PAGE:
• Photo of the Week - September 19, 2014

    By Rachael Woodson

    This week's photograph was taken on a glass plate negative in 1908, and it shows the artist Marius Jean Antonin Mercié at work in his atelier. Mercié (1845-1916), was a French sculptor and painter, known especially for his bronze statue of David, which is currently exhibited at the Musée d'Orsay. The artist was taught by Alexandre Falguière and François Jouffroy at l'École des Beaux-Arts, Paris, and he received le Grand Prix de Rome when he was just 23.

    Last Updated ( Friday, 19 September 2014 )
  • Photo of the Week - September 12, 2014

    By Rachael Woodson

    A great new way to explore Paris is a new electric boat rental that allows you to navigate the city's canaux, which include le canal Saint Martin, le canal de l’Ourcq et le bassin de la Villette. It's great to see flocks of these little red boats pass under bridges and roam the canals. Les bateaux come in multiple sizes and can accommodate up to 5, 7 or 11 people, and can be rented by the hour or for the day.

    Last Updated ( Friday, 12 September 2014 )
  • Photo of the Week - September 5, 2014

    By Rachael Woodson

    The Clos-Montmartre, a vineyard hidden on the Butte Montmartre in Paris' 18th arrondissement, is getting ready for their annual Fête des Vendanges de Montmartre, a five day festival that celebrates the grape harvest. The festival has taken place each October since 1934, and is organized by the mairie du 18è. Grapevines have existed in Montmartre since as early as 944, and during the 12th century, these vines were attended to by the women of the Abbaye de Montmartre.

    Last Updated ( Saturday, 06 September 2014 )
  • Photo of the Week - August 29, 2014

    By Rachael Woodson

    While walking along le Canal de l'Ourcq in the northeast of Paris, I recently came across la brigade de sapeurs-pompiers de Paris (BSPP). Les pompiers (firemen) were in the middle of a fire hose training, several of them were stationed on the side of the canal, and two others were high up on the truck's ladder. It was quite an impressive site so I took a photo before continuing on my way.

    Last Updated ( Friday, 29 August 2014 )
  • Photo of the Week - August 22, 2014

    By Rachael Woodson

    This week's photo, taken by Dennis Jarvis on a recent trip to Paris, gives us a close up view of the crisscrossing iron lattice structure and lifts of la Tour Eiffel. As Dennis explains, la Tour's elevator system has been changed several times since it's opening as the entrance arch to the 1889 World's Fair. Constructing the original lifts from the first to second platform proved to be complicated because a straight track was not possible, and no French companies made proposals for the job.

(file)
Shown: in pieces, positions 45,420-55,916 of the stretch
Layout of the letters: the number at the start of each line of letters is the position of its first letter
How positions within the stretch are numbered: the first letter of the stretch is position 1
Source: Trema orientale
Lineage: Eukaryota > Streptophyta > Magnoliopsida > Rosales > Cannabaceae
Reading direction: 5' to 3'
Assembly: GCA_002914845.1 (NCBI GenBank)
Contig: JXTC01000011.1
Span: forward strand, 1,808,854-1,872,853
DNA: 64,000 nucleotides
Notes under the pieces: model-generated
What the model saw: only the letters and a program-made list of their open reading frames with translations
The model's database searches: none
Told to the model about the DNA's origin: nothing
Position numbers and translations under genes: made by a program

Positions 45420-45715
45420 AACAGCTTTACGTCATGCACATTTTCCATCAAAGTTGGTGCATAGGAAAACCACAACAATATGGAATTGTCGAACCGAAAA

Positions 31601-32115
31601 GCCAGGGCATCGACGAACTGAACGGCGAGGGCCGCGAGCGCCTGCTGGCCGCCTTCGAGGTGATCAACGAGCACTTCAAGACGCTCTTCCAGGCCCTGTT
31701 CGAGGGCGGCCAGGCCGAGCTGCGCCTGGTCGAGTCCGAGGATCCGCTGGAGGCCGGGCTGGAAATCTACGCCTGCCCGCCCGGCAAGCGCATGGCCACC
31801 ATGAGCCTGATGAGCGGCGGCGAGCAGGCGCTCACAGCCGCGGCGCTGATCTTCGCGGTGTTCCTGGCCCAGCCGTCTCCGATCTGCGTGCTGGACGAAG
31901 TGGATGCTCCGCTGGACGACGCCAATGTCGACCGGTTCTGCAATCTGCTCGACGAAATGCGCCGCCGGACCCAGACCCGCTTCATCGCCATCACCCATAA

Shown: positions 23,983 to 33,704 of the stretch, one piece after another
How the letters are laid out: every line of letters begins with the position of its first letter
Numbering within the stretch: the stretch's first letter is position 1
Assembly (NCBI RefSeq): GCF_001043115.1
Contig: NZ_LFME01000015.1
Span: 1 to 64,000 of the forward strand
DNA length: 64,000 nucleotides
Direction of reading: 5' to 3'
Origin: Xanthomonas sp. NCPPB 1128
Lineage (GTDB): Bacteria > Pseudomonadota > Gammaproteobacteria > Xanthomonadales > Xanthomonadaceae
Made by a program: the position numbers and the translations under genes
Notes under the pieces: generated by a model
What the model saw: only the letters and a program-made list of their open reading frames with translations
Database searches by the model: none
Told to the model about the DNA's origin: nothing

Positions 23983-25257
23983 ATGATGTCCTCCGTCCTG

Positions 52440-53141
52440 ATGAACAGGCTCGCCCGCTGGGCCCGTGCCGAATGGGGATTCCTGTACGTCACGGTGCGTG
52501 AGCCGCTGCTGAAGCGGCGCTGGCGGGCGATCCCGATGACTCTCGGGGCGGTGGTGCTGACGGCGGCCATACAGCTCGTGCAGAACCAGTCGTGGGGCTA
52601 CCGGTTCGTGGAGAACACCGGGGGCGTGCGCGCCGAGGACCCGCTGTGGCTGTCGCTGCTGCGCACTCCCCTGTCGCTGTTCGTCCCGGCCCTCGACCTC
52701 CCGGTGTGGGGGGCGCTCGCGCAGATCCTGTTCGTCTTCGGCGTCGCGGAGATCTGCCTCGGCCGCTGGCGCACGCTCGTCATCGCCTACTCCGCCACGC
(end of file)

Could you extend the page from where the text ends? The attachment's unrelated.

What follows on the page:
Last Updated ( Friday, 22 August 2014 )
  • Photo of the Week - August 15, 2014

    By Rachael Woodson

    This week's photograph was taken on August 1st, 1909 at Parc des Princes stadium, which was the final destination of the Tour de France from 1903 to 1967. The rider pictured here, Jean Alavoine, was 21 years old at the time and won 3rd place in that year's general classification. Throughout his career, the French professional cyclist won 17 stages in the Tour de France and wore the yellow jersey for five days.

    Last Updated ( Sunday, 17 August 2014 )
  • Photo of the Week - August 8, 2014

    By Rachael Woodson

    Before leaving the south of France I was lucky enough to visit La Calanque d'En-Vau, pictured here. It's one of the many calanques along the Mediterranean coast between Marseille and Cassis. The point of departure was a winding coastal road from which we hiked two hours to get to the rocky beach which was flanked on either side by majestic falaises (cliffs).

    Last Updated ( Sunday, 10 August 2014 )
  • Photo of the Week - August 1, 2014

    By Rachael Woodson

    The day after my arrival in Paris for the fist time, as a 20 year old art student, I found myself in the heart of Saint-Germain-des-Prés, wandering around l'École nationale supérieure des Beaux-Arts, where I would study for the semester. The majestic space, which was founded in 1648 as l'Académie Royale de Peinture et de Sculpture, was shockingly different from the New York art school I'd come from.

    Last Updated ( Sunday, 03 August 2014 )
  • Photo of the Week - July 25, 2014

    By Rachael Woodson

    While planning an upcoming trip to Switzerland, I recently came across this photograph of the Aare river running through Bern. The river which runs through the city is known around the world as a celebrated swim spot. Most swimmers enter the Aare from the public baths of Marzili and let the strong current carry them downstream. At just four and a half hours from Paris by train, Bern (or Berne in French) is especially known for it's medieval city centre, recognised by UNESCO as a Cultural World Heritage Site.

    Last Updated ( Sunday, 27 July 2014 )
  • Photo of the Week - July 18, 2014

    By Rachael Woodson

    In case you missed this year's Bastille Day festivities, here is a photograph taken on Monday of one of La Fête nationale's highlights. Les feux d'artifice (fireworks) were set off from les Bassins du Trocadéro opposite la tour Eiffel. Crowds gather on le Champ de Mars to watch the spectacle, which started at 11pm and lased 35 minutes. For this year's edition, the theme was "Guerre et Paix" (war and peace) in recognition of the centenary of World War I.

    Last Updated ( Thursday, 17 July 2014 )
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